I wanted to drop you a line to thank you for your clear-minded Catholic website. I turn to you every day for insight into the actions of the present Catholic Pope and Hierarchy, as well as for education in the true Faith. You helped me find the truth, as I came to Catholicism from Protestantism and initially did not understand why, if the Novus Ordo, which was all I knew at the outset, seemed less Christian than some of the "Bible churches" in my town. You helped me be sure that the Novus Ordo Missae is a desecration of true worship, and you give me the strength to be alone much of the time, rather than join in the paganistic worship in nearby Catholic churches. I try to make the 3-hour drive to a traditional Latin Mass whenever I can.

I also want to thank Our Lady of Good Success for several favors. I learned of her through you. Having been a sufferer of chronic, severe neck and back pain for over five years, and nearly suicidal with despair a year ago, I prayed a novena to her, asking for her help with my needs, spiritual and then physical.

Not one month later, I discovered by "chance" a doctor in Baltimore, (over two hours from my home), finding him by a search of pain centers on the Internet. I knew as soon as I saw his photo that he was someone I could trust. To make a long story short, his influence and care turned my life around. God, working through Our Lady and this beautiful man, saw fit to remove a good deal of my pain, and to help me adapt to what still remains. I know this was a gift to me, through Our Lady's intercession. I have consecrated myself to her, and though I am a very poor servant, I offer her all of my pain.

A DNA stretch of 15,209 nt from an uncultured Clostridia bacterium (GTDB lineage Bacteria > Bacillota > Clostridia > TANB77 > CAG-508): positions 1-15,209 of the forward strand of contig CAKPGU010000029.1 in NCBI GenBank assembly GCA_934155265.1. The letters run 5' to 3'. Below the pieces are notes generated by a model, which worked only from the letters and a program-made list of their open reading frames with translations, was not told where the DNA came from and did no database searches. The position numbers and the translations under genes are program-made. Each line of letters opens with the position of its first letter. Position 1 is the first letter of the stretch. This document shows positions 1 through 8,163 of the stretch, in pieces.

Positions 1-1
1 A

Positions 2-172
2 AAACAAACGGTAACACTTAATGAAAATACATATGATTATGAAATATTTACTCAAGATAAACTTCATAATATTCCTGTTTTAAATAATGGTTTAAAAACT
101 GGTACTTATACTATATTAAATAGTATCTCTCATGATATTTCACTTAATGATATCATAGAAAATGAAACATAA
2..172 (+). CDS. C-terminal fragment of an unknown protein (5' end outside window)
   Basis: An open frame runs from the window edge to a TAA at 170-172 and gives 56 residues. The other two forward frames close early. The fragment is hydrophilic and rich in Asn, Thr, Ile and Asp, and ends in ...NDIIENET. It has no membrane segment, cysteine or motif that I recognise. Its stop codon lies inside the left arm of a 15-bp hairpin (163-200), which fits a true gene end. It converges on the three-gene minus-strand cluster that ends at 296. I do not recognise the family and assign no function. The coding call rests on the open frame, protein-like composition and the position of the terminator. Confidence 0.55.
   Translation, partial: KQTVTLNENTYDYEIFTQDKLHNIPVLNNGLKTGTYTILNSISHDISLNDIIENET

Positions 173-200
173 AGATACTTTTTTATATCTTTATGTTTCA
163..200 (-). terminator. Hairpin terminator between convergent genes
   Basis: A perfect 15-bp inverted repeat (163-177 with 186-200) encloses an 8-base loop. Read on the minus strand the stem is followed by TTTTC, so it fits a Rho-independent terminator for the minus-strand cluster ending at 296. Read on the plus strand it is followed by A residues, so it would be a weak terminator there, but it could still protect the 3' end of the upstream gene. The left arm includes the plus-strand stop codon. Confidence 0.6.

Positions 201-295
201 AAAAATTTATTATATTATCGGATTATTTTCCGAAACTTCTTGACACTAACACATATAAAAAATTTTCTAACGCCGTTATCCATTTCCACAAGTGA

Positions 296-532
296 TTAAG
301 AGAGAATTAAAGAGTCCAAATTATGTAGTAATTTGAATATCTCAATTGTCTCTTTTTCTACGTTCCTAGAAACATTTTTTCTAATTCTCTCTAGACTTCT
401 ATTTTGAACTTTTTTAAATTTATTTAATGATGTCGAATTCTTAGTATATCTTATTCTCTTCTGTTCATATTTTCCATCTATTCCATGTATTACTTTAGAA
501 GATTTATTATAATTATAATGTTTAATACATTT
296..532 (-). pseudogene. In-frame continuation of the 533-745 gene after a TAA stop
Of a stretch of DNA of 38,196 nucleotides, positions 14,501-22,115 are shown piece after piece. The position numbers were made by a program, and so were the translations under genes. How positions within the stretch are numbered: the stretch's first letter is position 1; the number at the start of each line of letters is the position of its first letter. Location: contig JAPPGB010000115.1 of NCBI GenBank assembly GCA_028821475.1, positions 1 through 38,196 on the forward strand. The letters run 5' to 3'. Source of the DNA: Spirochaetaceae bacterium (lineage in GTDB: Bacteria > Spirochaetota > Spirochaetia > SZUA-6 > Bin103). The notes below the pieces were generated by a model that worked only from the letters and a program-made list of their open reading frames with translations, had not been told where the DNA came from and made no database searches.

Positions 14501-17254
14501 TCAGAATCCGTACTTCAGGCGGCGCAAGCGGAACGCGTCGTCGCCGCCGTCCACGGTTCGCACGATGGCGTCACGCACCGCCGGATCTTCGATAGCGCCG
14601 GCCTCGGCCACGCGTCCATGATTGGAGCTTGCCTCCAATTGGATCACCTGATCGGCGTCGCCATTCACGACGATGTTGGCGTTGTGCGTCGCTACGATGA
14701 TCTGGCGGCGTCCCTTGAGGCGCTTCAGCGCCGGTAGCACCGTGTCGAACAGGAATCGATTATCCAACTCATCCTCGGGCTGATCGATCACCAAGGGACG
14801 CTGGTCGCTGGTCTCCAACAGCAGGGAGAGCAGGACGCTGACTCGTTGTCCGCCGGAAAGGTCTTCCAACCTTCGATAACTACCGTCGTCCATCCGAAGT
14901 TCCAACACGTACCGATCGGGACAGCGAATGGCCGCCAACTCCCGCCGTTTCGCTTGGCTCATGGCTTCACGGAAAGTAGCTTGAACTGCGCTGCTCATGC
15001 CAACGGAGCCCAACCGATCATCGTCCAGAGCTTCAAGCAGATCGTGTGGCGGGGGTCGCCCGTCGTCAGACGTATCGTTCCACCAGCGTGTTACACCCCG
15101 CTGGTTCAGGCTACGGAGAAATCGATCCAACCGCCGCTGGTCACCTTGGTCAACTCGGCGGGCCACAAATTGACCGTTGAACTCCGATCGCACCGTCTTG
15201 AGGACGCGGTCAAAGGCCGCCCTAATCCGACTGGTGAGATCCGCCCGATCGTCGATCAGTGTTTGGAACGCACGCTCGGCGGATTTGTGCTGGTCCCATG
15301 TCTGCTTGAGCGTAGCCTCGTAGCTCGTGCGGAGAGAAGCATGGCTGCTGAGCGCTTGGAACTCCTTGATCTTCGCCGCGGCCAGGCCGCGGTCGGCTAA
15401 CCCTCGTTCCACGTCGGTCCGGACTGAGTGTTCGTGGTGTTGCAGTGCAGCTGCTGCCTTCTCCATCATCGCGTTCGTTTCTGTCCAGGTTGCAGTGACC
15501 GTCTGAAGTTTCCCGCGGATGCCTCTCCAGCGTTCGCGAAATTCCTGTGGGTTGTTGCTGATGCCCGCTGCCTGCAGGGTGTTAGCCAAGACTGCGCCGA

She also helped me through a very risky and painful dental procedure, though that happened earlier and before I really knew much about her. As a result of that intercession, I started to read about her, having ordered your books about her. It's another long story but I saw her hand in that too.

I just wanted to thank you for all the good you have done. May Our Lord and Our Lady always be with you.

     K.M.
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It Was Absolutely Beautiful
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Dear TIA,

I read Dr. Remi's The Great St. Joseph book last weekend. It was absolutely beautiful. It has inspired me to read Mary of Agreda, maybe a little section each night.

I'd like to order 10 copies of the St. Joseph book for gifts. I need one as early as September 24th.

     In Jesu et Maria,

     J.M.
Posted September 9, 2008

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The opinions expressed in this section - What People Are Commenting -
do not necessarily express those of TIA


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Related Topics of Interest


burbtn.gif - 43 Bytes   The Fruits of Ecumenism in India

burbtn.gif - 43 Bytes   The Sydney Outrage

burbtn.gif - 43 Bytes   The Harmonious Relations between Nobles and Monks

burbtn.gif - 43 Bytes   Marie Antoinette: Her Myth and an Attempt to Destroy It

burbtn.gif - 43 Bytes   Women in Sports

burbtn.gif - 43 Bytes   Belloc's Affinity with Rousseau

burbtn.gif - 43 Bytes   Belloc on the French Revolution

burbtn.gif - 43 Bytes   Was Card. Newman a Homosexual?